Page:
Recreational hockey and basketball leagues that have been hosting competitions throughout the fall will have to shut down until December, state officials said Friday as they converted guidelines recommending limited athletic competition into firm requirements.
Once competition gets into gear, participating athletes will have to wear face coverings while competing, under Gov. Janet Mills’ expanded face covering order released Thursday that requires Mainers to wear masks in all public settings, regardless of whether they can keep a safe distance from others.
Recreational hockey and basketball competitions not affiliated with schools have taken place throughout the summer and fall even as state guidelines recommended against indoor play among different teams. Ongoing hockey competitions came to light in early October, when a hockey referee tested positive for COVID-19, potentially exposing 400 people to the virus at three ice rinks in southern Maine and New Hampshire.
Health and Human Services Commissioner Jeanne Lambrew later warned the Maine Amateur Hockey Association to follow state guidelines governing higher-risk sports such as hockey and basketball, which are played indoors and in which players come into close contact. If they didn’t, the state would “harden what had been strong recommendations into stringent requirements,” Lambrew wrote in a letter first reported by the Portland Press Herald.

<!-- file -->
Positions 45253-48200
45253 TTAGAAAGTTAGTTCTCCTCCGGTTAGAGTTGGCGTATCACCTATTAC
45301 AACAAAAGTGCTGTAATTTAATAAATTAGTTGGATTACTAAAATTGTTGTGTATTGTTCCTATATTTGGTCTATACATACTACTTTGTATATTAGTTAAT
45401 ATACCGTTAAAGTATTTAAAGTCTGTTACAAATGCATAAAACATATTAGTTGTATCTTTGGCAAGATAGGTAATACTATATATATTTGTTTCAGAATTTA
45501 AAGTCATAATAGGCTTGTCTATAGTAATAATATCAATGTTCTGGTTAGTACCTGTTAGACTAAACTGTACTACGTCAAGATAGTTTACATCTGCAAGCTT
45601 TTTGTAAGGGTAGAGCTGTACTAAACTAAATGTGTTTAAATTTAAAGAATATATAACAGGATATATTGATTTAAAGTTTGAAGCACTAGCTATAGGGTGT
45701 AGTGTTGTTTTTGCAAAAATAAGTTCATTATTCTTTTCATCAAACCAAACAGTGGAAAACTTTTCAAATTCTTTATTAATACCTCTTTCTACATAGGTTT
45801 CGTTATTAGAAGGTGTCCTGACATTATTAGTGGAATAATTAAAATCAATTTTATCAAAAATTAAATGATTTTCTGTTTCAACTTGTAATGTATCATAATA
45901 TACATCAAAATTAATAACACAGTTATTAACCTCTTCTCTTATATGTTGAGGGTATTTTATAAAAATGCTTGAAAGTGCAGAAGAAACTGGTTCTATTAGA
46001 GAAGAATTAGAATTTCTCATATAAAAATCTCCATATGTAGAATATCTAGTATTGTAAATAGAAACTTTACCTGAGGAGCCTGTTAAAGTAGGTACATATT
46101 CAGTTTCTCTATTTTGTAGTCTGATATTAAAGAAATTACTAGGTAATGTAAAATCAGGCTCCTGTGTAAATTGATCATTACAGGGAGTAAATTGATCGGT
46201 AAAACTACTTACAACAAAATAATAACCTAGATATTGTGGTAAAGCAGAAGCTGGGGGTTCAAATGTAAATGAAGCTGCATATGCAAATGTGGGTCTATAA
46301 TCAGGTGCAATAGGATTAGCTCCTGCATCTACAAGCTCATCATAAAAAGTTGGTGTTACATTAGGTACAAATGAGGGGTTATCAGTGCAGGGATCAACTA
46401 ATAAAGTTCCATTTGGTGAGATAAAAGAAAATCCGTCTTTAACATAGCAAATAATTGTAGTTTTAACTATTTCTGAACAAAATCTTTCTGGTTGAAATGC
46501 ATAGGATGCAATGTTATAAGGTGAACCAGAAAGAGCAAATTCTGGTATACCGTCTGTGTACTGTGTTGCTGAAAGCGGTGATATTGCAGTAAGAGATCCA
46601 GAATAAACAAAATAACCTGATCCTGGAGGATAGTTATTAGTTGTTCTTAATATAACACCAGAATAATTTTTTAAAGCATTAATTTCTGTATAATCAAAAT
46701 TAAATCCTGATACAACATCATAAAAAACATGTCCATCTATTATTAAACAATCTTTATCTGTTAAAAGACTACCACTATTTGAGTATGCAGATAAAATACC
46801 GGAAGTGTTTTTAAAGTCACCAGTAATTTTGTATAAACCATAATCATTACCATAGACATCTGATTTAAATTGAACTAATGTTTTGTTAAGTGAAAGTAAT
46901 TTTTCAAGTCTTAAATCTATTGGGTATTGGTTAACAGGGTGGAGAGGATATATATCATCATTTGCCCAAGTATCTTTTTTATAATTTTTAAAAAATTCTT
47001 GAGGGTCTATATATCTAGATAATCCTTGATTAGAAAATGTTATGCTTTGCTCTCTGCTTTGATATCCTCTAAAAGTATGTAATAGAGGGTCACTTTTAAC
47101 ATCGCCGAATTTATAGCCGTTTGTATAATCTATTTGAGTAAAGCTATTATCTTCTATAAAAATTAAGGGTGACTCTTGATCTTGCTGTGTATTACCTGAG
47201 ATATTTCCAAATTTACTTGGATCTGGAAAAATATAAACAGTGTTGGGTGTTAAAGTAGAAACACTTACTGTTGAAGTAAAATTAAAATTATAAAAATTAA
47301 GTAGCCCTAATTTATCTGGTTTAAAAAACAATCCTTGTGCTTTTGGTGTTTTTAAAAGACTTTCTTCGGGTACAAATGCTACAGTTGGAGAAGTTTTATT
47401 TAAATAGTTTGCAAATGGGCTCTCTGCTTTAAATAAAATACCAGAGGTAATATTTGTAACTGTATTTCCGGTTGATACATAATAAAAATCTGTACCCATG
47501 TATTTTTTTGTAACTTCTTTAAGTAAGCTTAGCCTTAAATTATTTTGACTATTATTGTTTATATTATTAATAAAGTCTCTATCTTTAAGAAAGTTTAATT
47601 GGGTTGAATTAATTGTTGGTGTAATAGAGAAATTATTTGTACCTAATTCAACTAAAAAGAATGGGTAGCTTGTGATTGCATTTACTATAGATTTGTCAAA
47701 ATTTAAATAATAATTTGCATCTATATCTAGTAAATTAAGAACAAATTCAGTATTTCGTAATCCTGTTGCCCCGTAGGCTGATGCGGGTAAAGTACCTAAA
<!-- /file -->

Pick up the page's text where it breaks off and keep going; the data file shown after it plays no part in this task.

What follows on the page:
Travel basketball leagues have also been holding competitions, with teams traveling to different parts of the state in some cases to face competing squads, while state guidelines recommended only intra-team play. Earlier this week, the state announced a virus outbreak of five cases linked to kids playing basketball at the Midcoast Athletics Center in Warren, and Lambrew noted that many cases of COVID-19 that have occurred in schools have been among student-athletes.
The new requirements come as virus cases are spiking throughout the state.
Under those requirements, team practices and intra-team scrimmages in sports the state calls “moderate risk,” such as hockey, basketball, soccer and swimming can’t happen until Dec. 14. Competition among teams within the same geographic area — generally within the same county — can’t resume until Jan. 11, 2021.
“We believe that it is not safe right now to be having moderate risk sport activities continuing,” Lambrew said Friday.
The Maine Principals’ Association, which governs school-affiliated sports, outlined its framework for the winter sports season on Friday, which will follow a similar timeline as the new community sports requirements.
Sports and athletic activities considered to be of lower risk, such as disc golf, batting cages, individual swimming, biking, tennis and skiing, can continue under the new requirements. Those activities are considered to be lower-risk because they involve less personal contact.